Pirates are making moves, but is it enough?

followed by tales of Jim Leyland and Vic Davalillo

In recent days, the Pittsburgh Pirates have:

Their rivals in the National League Central Division aren’t exactly standing still either. Are the Pirates doing enough?

Enter Gonzales

On December 5, the Pirates acquired Gonzales, 31, from the Atlanta Braves for the proverbial cash-or-a-player-to-be-named-later, two days after the Braves acquired him in a five-player deal with the Seattle Mariners. In an injury-shortened 2023, the soft-tossing lefty starter was 4-1 with a 5.22 ERA and 1.460 WHIP in 10 games. Over his nine major-league seasons, he’s 65-49, posting a 4.14 ERA and 1.289 WHIP.

Why this might work: Gonzales is the type of left-handed starter with whom pitching coach Oscar Marin has had success. Tyler Anderson and Jose Quintana revived their careers under one-year deals with the Pirates. They would parlay their success in Pittsburgh into lucrative contracts elsewhere. Pitching in a home ballpark that features a deep left field that favors left-handed pitchers, Gonzales will hope to pitch well enough for the Pirates to trigger his 2025 $15 million option or earn a similar pay on the free agent market. This could be a nice low-risk play for the Pirates. The Braves and Mariners are responsible for most of his $12.5 million salary in 2024. Besides, the Pirates enter 2024 with only one reliable starter in Mitch Keller. They need some warm bodies on the mound. They can’t keep getting away with as many bullpen games as they had in 2023.

Why this might not work: Despite respectable career stats, most of Gonzales’s good work happened before 2021. In 2022, Gonzales led the American League in losses when he was 10-15. His 4.13 ERA for 2022 was not far off his career number. However, he had an unsightly 5.05 FIP to go with it. In 2021, he was better at 10-6 with a 3.96 ERA. But his 5.28 FIP suggests luck played a big role in whatever positive results he achieved. It’s often said lefties develop late, but he’s going in the opposite direction. We’ll see whether Marin can work his magic and put Gonzales in the right direction.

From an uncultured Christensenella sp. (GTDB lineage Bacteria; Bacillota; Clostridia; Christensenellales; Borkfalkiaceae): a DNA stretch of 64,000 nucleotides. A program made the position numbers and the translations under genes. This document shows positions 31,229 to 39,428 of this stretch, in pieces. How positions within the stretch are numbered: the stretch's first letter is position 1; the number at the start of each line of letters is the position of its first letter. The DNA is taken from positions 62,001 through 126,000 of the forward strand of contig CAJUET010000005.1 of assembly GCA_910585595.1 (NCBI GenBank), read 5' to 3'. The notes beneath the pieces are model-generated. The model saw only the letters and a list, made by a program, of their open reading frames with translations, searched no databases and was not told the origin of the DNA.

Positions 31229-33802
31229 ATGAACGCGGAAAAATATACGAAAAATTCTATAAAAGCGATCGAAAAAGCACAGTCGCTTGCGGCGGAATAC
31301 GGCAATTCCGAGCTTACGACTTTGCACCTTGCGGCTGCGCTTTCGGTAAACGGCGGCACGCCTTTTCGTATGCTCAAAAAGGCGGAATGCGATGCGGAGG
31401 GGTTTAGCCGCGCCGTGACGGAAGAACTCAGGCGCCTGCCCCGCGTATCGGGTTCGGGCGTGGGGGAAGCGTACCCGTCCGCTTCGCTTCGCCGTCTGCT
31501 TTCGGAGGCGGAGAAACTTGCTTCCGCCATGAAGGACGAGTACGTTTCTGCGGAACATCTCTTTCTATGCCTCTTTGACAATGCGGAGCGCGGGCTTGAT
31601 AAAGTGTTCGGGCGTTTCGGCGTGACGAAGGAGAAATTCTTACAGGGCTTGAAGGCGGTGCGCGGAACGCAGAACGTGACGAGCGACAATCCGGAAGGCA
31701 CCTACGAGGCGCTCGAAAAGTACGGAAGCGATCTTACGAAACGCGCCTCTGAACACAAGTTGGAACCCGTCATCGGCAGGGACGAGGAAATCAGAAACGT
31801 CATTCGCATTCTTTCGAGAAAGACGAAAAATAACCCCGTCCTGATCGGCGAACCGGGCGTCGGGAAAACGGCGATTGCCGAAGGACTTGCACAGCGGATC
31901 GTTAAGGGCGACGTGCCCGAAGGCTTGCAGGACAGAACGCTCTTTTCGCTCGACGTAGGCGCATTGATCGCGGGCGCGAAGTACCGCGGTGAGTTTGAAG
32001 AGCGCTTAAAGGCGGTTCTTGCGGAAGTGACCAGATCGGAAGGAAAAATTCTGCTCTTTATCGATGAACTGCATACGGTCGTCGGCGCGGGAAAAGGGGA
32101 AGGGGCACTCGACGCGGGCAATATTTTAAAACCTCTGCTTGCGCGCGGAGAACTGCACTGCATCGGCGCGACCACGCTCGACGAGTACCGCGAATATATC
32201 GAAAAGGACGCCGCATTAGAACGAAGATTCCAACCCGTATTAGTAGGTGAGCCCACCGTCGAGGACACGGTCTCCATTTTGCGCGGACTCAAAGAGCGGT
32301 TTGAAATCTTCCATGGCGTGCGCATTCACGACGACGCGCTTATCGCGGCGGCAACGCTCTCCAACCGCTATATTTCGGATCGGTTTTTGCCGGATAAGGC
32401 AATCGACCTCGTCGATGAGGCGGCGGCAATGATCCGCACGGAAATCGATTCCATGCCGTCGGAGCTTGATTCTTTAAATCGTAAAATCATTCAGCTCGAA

Getting Rowdy

A player whom general manager Ben Cherington would have known from his time in Toronto, the left-handed power-hitting Tellez hit .215/.291/.376, 13 HR and 47 RBIs in an injury-plagued 2023 for the Milwaukee Brewers. That earned him a $3.2 million deal, a relative pittance in today’s baseball, with incentives that could yield him a total haul of $4 million for 2024. Over this six-year career, Tellez, 28, has hit .233/.304/.446 with 92 HR and 263 RBIs. The acquisition was a bit of a head-scratcher, as Tellez doesn’t feature the on-base skills the Pirates covet.

Why this might work: Tellez is only a year removed from a strong 2022 when he hit 35 homers despite a .219/.306/.461 slash line. Aiming for PNC Park’s short right field, he seems a better bet to produce homers at a rate more in line with 2022 than 2023. His career 45.1 per cent hard-hit rate is well above the major-league average of 39 per cent over the same time, suggesting there might be more offensive potential there than he’s shown so far.

Why this might not work: The Pirates had a big hole to fill at first base. At six-foot-four, 270 pounds, Tellez can fill a hole of just about any width. With that size, Tellez is a legitimate power hitter — but that’s all he is. As noted, he doesn’t get on base much. He also doesn’t contribute much in the field or on the bases. He’s “worth” a negative 13 Defensive Runs Saved over his career. Meanwhile, his base-running stats show a player whose run-scoring and extra-base-taking are well below major-league averages. He won’t be much help unless he regains that 35-homer stroke in 2024.

The same old song?